Electronic Cigarettes

Electronic cigarettes are becoming increasingly popular, although their use remains controversial.14 Preliminary evidence suggests that e-cigarettes are likely safer than regular cigarettes and helpful to some smokers as a means of reducing or quitting smoking.13 A prospective 12-month pilot study of e-cigarettes in 14 patients with schizophrenia found sustained 50% reduction in the number of cigarettes smoked daily, and sustained smoking abstinence at week 52 was observed in 14.3% of participants. The researchers concluded, “The use of e-cigarettes substantially decreased cigarette consumption without causing significant side effects in chronic schizophrenia patients who smoke, not intending to quit.”15 Further research is necessary to determine the safety and utility of this treatment.

RELATED: Are E-Cigarettes Masquerading as a Safer Alternative?

Psychosocial Interventions

Behavioral strategies “complement pharmacotherapy by enhancing the smoker’s motivation to quit and teaching quitting skills such as managing relapse triggers.”16 The University of California- San Francisco’s resource guide on smoking cessation in the mentally ill recommends psychosocial modalities, including psychoeducation, counseling, and CBT, in conjunction with pharmacotherapy.17

Conclusion

Individuals with both mild and severe mental illness are frequently interested in and capable of smoking cessation.18 Evidence-based pharmacotherapy and nonpharmacologic interventions provide the best chance for this population to achieve both short- and long-term abstinence.

Resources for Clinicians

References

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  2. Lasser K, Boyd JW, Woolhandler S, et al. Smoking and mental illness: A population-based prevalence study. JAMA. 2000;284(20):2606-2610.
  3. Kalman D, Morissette SB, George TP. Co-morbidity of smoking in patients with psychiatric and substance use disorders. Am J Addict. 2005;14(2):106-23. 
  4. Centers for Disease Control and Prevention (CDC). New CDC Vital Signs: Smoking among those with Mental Illness. (2014) Available at: http://www.cdc.gov/media/dpk/2013/dpk-vs-adult-smoking-mental-illness.html. Accessed: February 7, 2014.
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  10. Thomas KH, Martin RM, Davies NM, et al. Smoking cessation treatment and risk of depression, suicide, and self harm in the Clinical Practice Research Datalink: prospective cohort study. BMJ. 2013;347:f5704.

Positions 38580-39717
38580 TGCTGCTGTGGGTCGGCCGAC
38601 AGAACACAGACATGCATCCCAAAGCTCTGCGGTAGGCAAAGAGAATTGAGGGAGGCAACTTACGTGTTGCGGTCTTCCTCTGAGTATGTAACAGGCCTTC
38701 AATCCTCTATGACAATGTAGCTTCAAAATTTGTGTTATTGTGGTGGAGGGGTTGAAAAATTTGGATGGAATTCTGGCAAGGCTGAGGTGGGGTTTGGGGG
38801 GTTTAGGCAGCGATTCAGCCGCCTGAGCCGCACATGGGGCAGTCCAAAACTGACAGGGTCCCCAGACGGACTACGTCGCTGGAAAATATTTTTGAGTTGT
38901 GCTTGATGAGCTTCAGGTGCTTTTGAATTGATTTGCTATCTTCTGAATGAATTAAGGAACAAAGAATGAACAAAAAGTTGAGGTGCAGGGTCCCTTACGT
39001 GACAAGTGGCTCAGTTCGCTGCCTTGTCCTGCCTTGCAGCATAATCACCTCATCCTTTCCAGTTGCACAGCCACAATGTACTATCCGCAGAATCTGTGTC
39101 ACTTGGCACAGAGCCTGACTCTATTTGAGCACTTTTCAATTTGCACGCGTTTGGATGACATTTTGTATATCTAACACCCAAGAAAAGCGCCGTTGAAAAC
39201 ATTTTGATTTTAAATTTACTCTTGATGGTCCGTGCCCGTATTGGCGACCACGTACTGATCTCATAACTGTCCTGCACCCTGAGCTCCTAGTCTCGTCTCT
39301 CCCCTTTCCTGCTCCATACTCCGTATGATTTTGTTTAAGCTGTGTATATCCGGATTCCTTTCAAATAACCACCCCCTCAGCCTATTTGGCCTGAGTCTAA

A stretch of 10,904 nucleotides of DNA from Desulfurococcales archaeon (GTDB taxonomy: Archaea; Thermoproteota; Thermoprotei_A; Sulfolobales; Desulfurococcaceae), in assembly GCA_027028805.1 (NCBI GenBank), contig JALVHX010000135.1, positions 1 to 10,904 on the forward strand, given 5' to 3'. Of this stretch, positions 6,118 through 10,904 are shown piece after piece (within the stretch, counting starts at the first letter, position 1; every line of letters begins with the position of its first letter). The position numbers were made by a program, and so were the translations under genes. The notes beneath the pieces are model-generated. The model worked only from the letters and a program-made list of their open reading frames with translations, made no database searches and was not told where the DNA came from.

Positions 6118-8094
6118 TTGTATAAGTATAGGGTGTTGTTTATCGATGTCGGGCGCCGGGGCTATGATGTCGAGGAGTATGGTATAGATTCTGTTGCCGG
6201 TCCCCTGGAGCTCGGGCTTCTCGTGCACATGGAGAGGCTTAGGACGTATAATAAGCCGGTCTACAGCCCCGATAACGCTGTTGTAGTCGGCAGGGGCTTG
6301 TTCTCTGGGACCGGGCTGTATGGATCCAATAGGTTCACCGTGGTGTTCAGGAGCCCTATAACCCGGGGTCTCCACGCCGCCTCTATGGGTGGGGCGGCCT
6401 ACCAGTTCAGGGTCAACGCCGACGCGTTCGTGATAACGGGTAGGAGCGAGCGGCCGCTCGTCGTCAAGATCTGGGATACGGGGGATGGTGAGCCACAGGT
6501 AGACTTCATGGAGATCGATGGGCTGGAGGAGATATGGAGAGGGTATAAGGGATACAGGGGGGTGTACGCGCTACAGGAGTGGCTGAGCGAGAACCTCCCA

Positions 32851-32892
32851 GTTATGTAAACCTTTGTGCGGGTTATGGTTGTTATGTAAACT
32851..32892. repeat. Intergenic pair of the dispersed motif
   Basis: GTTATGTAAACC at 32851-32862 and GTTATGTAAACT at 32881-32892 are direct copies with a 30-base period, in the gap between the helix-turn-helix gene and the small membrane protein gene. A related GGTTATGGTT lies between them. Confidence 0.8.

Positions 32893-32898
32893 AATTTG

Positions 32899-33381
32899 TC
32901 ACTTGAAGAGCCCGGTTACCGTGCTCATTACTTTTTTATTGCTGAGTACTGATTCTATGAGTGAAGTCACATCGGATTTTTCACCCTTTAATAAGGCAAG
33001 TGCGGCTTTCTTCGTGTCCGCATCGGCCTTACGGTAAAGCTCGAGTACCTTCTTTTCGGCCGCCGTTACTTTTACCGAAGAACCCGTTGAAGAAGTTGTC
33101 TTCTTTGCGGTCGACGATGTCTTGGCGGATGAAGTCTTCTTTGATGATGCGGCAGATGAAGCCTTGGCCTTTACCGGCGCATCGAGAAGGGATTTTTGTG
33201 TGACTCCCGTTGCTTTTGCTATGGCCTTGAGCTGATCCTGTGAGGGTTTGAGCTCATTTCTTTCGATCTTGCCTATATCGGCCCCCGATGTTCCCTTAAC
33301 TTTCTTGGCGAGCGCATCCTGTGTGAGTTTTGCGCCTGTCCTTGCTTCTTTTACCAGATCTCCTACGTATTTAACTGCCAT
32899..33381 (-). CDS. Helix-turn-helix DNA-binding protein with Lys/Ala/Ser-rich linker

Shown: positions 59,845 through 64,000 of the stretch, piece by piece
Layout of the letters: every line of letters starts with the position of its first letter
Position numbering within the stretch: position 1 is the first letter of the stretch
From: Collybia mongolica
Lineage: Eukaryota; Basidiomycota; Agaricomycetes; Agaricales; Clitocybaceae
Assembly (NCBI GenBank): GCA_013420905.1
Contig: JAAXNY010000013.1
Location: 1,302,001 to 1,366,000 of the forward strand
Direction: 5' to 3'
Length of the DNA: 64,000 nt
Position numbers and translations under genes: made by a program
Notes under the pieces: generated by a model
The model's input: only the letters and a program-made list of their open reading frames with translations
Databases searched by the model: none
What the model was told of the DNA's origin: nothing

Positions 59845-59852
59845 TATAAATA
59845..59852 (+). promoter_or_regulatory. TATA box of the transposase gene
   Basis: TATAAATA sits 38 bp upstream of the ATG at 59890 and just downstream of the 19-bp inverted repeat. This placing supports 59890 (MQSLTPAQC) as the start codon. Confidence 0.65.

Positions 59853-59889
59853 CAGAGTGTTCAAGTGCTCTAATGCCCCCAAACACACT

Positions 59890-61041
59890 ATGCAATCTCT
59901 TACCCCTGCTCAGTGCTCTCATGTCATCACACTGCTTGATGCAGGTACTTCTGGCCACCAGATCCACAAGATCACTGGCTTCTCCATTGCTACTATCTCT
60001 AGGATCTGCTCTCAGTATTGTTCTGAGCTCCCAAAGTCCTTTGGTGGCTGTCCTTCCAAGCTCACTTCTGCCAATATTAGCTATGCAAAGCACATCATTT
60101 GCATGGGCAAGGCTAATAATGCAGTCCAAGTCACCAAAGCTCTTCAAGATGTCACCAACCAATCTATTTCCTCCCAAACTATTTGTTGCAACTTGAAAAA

11. Anthenelli RM, Morris C, Ramey TS, et al. Effects of varenicline on smoking cessation in adults with stably treated current or past major depression: a randomized trial. Ann Intern Med. 2013;159(6):390-400.
  12. Allen MH, Debanné M, Lazignac C, et al. Effect of nicotine replacement therapy on agitation in smokers with schizophrenia: a double-blind, randomized, placebo-controlled study. Am J Psychiatry. 2011;168(4):395-399.
  13. Tsoi DT, Porwal M, Webster AC. Interventions for smoking cessation and reduction in individuals with schizophrenia. Cochrane Database Syst Rev. 2013;2:CD007253.
  14. Meier E, Tackett AP, Wagener TL. Effectiveness of electronic aids for smoking cessation. Curr Cardiovasc Risk Rep. 2013;7(6).
  15. Caponnetto P, Auditore R, Russo C, et al. Impact of an electronic cigarette on smoking reduction and cessation in schizophrenic smokers: a prospective 12-month pilot study. Int J Environ Res Public Health. 2013;10(2):446-461.
  16. Modesto-Lowe V, Chmielewska A. Coping with urges to smoke: what is a clinician to do? Conn Med. 2013;77(5):289-294.
  17. University of California- San Francisco. Smoking Cessation Leadership Center. Behavioral Health Resources. (2010) Available at: http://smokingcessationleadership.ucsf.edu/MH_Resources.htm. Accessed: February 9, 2014.
  18. Morris C, Waxmonsky J, May M, et al. Smoking cessation for persons with mental illnesses: A toolkit for mental health providers. (2009) Available at: http://www.integration.samhsa.gov/images/res/Mental%20Health%20Tobacco%20Cessation%20Toolkit%20January%202009.pdf. Accessed: February 9, 2014